This becomes important when considering the authentication mechanism required when a user wants to bind a passkey to their existing Mercari account. Consider the following attack scenario:

  1. Attacker obtains a victim’s account through a phishing site.
  2. Attacker registers a passkey to the account using the attacker’s own device.
  3. Attacker uses this passkey to exploit the Mercoin feature.

To mitigate this type of attack, the binding between a passkey and an existing Mercari account must be protected using the strongest possible authentication methods.

In other words, passkey management operations such as adding new passkeys or deleting existing ones must be treated as critical procedures and be protected with additional authentication.

This means that a user would be required to use SMS OTP for the first passkey registration, while passkey authentication would be required for subsequent passkey registrations.

Using this approach an attacker who obtains a victim’s information through a phishing site would still need to authenticate with the existing passkey to register a new one to obtain access to our services, which would be difficult to perform. Unfortunately if the user’s account has not yet set up a passkey, the attacker would be able to register a passkey because the required authentication method, SMS OTP, is not phishing resistant. This vulnerability is unavoidable. However, at the very least, high-value accounts can still be protected.

Proper proximity boundary

Careful consideration is needed for implementing passkey authentication as an additional authentication. Users can be required to use a different device to authenticate from the one they are using to access the service, for example when adding a new passkey for the first time on the device the user is using. The establishment of a proximity boundary plays a crucial role in creating a phishing-resistant environment.

The proximity boundary refers to the limitation on the proximity between the device requesting registration and the device receiving the authentication request. If there are no restrictions, it could potentially lead to vulnerabilities against phishing attacks. For instance, if passkey authentication is requested to issue an OTP or via push notification for registering a new passkey, the following attack scenario becomes a concern:

  1. An attacker obtains a victim’s account through a phishing site.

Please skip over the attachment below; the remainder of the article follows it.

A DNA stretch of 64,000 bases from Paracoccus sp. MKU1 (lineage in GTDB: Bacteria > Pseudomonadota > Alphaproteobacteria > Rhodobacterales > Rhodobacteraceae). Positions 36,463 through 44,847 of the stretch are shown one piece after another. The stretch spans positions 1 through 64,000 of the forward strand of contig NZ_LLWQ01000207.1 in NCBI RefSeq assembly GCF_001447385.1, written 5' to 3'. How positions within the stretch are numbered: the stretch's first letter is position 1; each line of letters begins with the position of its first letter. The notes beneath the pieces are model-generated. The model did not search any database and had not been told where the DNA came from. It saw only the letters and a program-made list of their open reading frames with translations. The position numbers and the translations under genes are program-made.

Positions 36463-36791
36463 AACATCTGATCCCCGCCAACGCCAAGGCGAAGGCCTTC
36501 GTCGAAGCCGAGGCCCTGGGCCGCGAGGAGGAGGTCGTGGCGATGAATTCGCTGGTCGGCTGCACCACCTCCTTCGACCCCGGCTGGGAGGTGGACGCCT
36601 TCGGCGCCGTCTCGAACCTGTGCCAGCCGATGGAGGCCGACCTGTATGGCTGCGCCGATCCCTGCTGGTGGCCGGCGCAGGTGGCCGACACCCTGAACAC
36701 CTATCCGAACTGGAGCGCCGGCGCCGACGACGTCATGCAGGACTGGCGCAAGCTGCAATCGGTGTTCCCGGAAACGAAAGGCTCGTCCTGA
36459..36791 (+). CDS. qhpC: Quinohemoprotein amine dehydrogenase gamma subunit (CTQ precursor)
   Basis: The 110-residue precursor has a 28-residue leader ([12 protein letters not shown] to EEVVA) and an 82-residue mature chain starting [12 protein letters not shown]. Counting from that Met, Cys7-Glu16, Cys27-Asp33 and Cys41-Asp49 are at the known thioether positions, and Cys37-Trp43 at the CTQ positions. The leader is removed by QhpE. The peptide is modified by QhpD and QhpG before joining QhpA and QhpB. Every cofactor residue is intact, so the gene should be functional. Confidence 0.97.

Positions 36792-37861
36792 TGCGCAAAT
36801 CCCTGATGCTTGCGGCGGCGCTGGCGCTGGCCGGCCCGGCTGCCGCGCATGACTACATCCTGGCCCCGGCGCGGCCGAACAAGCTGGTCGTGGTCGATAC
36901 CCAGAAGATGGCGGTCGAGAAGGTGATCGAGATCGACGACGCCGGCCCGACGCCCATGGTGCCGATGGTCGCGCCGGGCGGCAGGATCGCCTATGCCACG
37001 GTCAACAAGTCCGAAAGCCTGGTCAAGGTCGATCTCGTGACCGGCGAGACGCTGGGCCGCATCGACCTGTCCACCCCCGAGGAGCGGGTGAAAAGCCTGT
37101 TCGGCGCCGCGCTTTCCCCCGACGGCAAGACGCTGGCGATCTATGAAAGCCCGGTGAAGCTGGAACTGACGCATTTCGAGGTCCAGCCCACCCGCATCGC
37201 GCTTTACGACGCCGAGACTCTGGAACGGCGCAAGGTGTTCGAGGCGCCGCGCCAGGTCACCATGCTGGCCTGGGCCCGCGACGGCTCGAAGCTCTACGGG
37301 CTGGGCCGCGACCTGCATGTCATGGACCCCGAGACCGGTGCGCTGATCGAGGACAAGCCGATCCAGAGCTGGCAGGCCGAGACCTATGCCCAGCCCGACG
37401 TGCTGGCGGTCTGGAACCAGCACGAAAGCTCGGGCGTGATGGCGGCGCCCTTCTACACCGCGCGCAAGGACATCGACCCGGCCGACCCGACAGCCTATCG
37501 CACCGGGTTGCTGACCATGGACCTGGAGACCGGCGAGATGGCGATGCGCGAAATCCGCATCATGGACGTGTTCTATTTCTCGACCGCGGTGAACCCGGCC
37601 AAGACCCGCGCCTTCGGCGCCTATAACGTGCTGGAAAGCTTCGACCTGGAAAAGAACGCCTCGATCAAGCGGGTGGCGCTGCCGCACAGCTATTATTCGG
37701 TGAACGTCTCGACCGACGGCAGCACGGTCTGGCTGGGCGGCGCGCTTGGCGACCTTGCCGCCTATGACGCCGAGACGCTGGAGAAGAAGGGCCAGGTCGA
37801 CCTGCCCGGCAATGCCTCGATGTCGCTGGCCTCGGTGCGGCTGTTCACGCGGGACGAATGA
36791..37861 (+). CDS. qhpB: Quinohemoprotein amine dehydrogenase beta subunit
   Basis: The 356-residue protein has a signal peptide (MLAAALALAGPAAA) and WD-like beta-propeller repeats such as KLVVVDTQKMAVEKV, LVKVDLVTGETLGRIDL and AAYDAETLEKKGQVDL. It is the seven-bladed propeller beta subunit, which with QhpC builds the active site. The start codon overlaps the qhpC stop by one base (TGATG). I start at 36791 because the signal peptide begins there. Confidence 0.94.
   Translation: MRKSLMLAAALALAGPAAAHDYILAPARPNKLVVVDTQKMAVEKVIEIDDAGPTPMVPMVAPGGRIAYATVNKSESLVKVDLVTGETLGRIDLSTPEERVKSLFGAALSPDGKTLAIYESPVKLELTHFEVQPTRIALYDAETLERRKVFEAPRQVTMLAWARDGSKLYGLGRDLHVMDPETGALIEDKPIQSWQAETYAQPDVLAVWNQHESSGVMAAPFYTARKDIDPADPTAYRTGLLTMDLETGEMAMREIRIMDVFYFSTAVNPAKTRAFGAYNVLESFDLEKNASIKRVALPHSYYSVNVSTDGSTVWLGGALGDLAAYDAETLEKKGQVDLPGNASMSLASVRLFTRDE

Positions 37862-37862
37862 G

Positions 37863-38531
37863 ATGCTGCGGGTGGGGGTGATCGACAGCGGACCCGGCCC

2. The attacker initiates the passkey registration process and follows the instructions appearing on their device.
  3. The attacker issues instructions to the victim via the phishing site to obtain information to satisfy the instructions from step 2. For instance:
    a. Input an OTP into the phishing site. This OTP can be issued using passkey authentication on the victim’s device.
    b. Input an OTP displayed on the phishing site into the victim’s device to authorize the enabling of an additional requested passkey.
    c. Authenticate with a passkey on the victim’s device.
  4. The attacker can then proceed with the passkey registration if the victim follows these instructions.

To mitigate this kind of attack, it is necessary to make the proximity boundary between the device requesting registration and the device receiving the authentication request.

Several potential methods exist for making the proximity boundary, such as using geo-location or IP addresses. However, these may not always be accurate. We can also use hybrid transport to make the proximity boundary, which Mercari’s passkey management relies on. Hybrid transport can serve as an alternative option when the user cannot use a passkey on a device because it requires connection to a hybrid client and hybrid authenticator via Bluetooth.

In such a situation, even if an attacker obtains a victim’s account via a phishing site and attempts to complete the passkey registration process, passkey authentication within the appropriate proximity boundaries would be required if the account uses Mercoin.

Remaining challenges

Concerns of UX on passkey bindings

Based on the above, we can identify a few requirements to make a phishing-resistant environment:

  • SMS OTP is required to register the first passkey.
  • Passkey authentication is required to register the second passkey.
  • This authentication should occur via hybrid transport.

These restrictions would become sticking points to some users.

First, the need for additional authentication to manage passkey registration can be perceived as cumbersome. If users register a synced passkey, they are unlikely to confront this situation frequently. However, for users with a device-bound passkey or those using multiple platform devices, they will have to register a different passkey with additional authentication. There may not become a problem as long as the authentication process is smooth, but otherwise some users may find the procedure frustrating.